A Machine Learning Approach to Identifying Placebo Responders in Late-Life Depression Trials

Sigal Zilcha-Mano, Steven P. Roose, Patrick J. Brown, Bret R. Rutherford

Research output: Contribution to journalArticlepeer-review

Abstract

Objective: Despite efforts to identify characteristics associated with medication–placebo differences in antidepressant trials, few consistent findings have emerged to guide participant selection in drug development settings and differential therapeutics in clinical practice. Limitations in the methodologies used, particularly searching for a single moderator while treating all other variables as noise, may partially explain the failure to generate consistent results. The present study tested whether interactions between pretreatment patient characteristics, rather than a single-variable solution, may better predict who is most likely to benefit from placebo versus medication. Methods: Data were analyzed from 174 patients aged 75 years and older with unipolar depression who were randomly assigned to citalopram or placebo. Model-based recursive partitioning analysis was conducted to identify the most robust significant moderators of placebo versus citalopram response. Results: The greatest signal detection between medication and placebo in favor of medication was among patients with fewer years of education (≤12) who suffered from a longer duration of depression since their first episode (>3.47 years) (B = 2.53, t(32) = 3.01, p = 0.004). Compared with medication, placebo had the greatest response for those who were more educated (>12 years), to the point where placebo almost outperformed medication (B = −0.57, t(96) = −1.90, p = 0.06). Conclusion: Machine learning approaches capable of evaluating the contributions of multiple predictor variables may be a promising methodology for identifying placebo versus medication responders. Duration of depression and education should be considered in the efforts to modulate placebo magnitude in drug development settings and in clinical practice.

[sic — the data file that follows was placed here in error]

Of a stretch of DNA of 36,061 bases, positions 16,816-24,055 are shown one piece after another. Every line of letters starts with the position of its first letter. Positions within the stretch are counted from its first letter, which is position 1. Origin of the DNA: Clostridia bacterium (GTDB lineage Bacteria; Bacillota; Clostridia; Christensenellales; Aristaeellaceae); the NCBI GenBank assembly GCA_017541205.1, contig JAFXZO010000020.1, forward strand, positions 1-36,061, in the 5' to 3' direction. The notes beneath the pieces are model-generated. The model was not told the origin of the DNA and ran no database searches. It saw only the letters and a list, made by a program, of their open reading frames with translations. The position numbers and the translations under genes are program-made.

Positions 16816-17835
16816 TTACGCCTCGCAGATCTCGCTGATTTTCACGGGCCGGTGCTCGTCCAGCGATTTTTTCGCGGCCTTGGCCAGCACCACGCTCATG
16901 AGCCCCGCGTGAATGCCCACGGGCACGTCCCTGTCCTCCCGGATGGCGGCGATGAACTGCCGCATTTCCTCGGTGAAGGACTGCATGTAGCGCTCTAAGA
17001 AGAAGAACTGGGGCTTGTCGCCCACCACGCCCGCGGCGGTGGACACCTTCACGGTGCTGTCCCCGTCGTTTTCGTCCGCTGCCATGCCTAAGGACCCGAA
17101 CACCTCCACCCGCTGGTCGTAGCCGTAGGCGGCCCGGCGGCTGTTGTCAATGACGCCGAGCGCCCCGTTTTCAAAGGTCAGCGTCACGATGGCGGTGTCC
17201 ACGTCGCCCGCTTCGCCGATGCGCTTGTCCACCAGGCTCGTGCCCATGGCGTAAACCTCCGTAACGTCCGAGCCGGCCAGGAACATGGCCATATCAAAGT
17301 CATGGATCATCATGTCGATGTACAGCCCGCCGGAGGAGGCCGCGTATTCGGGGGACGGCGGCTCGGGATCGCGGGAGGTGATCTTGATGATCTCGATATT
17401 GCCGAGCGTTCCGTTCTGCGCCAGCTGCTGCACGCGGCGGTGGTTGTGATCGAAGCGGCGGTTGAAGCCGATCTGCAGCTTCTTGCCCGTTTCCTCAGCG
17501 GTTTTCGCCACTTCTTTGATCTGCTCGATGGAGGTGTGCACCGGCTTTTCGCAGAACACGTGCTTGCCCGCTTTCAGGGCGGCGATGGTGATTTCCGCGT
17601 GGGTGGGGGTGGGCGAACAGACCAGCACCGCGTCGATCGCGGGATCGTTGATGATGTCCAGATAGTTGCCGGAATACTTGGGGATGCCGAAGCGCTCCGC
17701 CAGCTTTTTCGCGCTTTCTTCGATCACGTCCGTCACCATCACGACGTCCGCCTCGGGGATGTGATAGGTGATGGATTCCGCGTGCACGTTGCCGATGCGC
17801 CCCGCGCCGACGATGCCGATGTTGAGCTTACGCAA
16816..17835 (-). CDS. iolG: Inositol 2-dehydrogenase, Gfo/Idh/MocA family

Original languageEnglish
Pages (from-to)669-677
Number of pages9
JournalAmerican Journal of Geriatric Psychiatry
Volume26
Issue number6
DOIs
StatePublished - Jun 2018

Bibliographical note

Funding Information:
Work on this paper was supported by NIMH , Grants R01 MH102293 (to BRR) and T32 MH015144 (to SPR). Zilcha-Mano, Brown, Roose, and Rutherford have no disclosures to report. This paper has not been previously presented.

Publisher Copyright:
© 2018 American Association for Geriatric Psychiatry

Keywords

  • Placebo effect
  • depression
  • personalized medicine
  • placebo responders
  • treatment moderators

ASJC Scopus subject areas

  • Geriatrics and Gerontology
  • Psychiatry and Mental health

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